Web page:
Yes, pretty similar, yes. [Laughs] But I also did, you could say, part of the house that I developed later because I needed to have a studio and after working on the house and I was frustrated with my work. I couldn't get at it, I had no space. And I read in some magazine about agricultural implement sheds where a steel structure - they put it up in two weeks so it would have, you know, sides and have a roof and all these things, and I thought, good God, that's it, I'll get them to do that but I'll get them to make the corner uprights stronger and put in a floor in between, and then having ... already having the roof and walls on it I'll get a carpenter in and then fix windows right along the side and then I'll have a studio, and so I went full bore and got that done. And so slowly like Topsy, it just grew from there, because then I found that when it was in the winter, the rain came down and it was washing half of it under the place. It was all clay and mud and stuff. So I built a wall against it. Started building a wall against the back. Then I got in people to help on that and finished building the wall and then built the rest of it around, which I did part of all this myself as well, because I was getting sick of building then and it was literally getting too much for me. And ...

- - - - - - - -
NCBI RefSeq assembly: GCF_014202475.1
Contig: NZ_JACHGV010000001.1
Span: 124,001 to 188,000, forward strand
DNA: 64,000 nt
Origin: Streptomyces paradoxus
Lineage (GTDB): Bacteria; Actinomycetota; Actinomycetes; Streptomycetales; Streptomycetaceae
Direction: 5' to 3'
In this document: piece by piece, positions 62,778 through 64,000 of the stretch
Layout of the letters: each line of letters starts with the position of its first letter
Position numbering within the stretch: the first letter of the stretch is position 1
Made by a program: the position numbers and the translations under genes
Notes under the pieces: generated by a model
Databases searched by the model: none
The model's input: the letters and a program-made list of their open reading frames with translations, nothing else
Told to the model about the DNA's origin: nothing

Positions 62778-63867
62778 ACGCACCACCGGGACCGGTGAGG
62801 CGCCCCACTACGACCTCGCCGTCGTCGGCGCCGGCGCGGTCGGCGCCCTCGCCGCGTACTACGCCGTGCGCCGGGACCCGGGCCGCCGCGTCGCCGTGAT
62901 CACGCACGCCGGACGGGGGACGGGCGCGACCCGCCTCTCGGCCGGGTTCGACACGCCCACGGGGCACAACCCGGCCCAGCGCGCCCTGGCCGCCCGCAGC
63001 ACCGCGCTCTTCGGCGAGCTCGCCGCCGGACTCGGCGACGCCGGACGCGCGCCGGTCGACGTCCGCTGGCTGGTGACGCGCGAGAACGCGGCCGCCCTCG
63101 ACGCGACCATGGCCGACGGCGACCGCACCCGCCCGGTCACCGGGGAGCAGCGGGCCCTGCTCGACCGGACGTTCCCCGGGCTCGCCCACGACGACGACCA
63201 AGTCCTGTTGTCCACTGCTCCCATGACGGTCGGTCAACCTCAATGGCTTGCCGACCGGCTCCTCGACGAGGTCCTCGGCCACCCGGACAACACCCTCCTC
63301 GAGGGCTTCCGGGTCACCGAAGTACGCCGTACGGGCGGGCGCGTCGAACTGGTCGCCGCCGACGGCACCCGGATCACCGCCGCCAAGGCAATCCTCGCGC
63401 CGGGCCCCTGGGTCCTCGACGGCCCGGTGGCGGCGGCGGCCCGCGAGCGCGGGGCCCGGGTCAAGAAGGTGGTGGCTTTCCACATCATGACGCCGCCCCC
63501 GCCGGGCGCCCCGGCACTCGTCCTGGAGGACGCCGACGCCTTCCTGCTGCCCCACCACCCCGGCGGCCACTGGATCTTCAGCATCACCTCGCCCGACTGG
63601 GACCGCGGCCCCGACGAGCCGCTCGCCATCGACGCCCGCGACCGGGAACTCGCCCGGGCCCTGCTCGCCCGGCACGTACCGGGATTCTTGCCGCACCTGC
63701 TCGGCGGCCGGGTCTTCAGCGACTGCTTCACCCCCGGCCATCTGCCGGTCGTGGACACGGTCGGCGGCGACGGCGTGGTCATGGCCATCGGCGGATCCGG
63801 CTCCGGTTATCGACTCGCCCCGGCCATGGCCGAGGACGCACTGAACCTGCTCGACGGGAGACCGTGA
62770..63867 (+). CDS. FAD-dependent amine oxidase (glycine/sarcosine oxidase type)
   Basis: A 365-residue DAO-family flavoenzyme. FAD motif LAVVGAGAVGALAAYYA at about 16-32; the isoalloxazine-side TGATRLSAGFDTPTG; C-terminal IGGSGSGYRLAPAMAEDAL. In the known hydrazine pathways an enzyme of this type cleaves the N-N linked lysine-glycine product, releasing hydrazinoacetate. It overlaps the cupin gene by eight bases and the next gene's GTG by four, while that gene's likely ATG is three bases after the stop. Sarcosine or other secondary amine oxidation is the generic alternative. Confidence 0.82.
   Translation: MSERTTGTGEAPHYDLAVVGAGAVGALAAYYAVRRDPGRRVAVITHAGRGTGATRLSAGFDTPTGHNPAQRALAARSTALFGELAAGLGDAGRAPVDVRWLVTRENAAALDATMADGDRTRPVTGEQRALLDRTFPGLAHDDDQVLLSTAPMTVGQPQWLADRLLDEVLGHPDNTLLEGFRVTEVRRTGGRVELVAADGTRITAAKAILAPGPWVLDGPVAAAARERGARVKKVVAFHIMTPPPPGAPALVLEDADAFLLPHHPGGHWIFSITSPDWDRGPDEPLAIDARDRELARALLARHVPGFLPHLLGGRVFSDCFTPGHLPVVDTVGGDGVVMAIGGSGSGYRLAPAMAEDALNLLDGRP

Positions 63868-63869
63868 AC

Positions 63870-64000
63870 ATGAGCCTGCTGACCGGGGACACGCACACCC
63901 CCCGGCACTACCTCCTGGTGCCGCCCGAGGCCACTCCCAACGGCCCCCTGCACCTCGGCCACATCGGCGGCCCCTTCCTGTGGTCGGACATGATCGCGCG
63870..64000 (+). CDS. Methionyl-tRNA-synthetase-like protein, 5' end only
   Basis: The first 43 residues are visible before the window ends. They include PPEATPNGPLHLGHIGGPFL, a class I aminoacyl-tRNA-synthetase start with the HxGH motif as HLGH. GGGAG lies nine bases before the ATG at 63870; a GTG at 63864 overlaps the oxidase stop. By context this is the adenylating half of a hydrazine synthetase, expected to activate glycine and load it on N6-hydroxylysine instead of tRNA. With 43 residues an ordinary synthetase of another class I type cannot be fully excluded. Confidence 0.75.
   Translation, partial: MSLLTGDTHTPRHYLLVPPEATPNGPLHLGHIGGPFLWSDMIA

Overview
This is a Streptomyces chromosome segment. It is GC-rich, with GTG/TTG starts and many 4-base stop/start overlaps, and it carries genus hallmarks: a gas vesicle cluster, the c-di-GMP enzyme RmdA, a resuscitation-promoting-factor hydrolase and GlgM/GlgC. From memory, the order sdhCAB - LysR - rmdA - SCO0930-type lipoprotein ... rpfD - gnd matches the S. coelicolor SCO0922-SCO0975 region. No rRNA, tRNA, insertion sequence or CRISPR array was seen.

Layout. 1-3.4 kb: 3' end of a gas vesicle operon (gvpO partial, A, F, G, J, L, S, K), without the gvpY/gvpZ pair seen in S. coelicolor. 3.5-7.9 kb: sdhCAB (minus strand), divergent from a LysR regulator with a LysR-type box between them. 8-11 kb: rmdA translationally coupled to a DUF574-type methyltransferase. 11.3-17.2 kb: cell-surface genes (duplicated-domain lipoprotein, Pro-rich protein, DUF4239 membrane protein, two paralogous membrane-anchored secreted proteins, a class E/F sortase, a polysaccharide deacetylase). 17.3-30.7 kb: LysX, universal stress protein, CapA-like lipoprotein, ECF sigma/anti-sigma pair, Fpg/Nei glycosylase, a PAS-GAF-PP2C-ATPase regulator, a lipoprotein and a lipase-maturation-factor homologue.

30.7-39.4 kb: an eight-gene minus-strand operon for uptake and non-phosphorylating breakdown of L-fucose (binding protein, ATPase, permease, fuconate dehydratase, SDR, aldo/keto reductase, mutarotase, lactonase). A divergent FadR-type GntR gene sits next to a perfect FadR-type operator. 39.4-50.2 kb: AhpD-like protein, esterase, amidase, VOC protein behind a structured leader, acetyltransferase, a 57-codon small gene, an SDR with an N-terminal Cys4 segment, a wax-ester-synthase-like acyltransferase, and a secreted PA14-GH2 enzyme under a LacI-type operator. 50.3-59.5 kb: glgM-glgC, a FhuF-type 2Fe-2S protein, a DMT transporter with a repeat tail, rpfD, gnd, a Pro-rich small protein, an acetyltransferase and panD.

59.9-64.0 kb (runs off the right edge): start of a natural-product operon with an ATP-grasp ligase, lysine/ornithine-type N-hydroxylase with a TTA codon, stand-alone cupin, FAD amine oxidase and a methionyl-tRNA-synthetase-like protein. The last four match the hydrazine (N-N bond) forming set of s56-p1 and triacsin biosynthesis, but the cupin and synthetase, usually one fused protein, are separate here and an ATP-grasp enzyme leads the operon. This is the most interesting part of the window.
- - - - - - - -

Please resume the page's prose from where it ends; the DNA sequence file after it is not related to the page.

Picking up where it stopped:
Did you ever feel when you were doing this work, that it was displacing time you should have been spending on your art?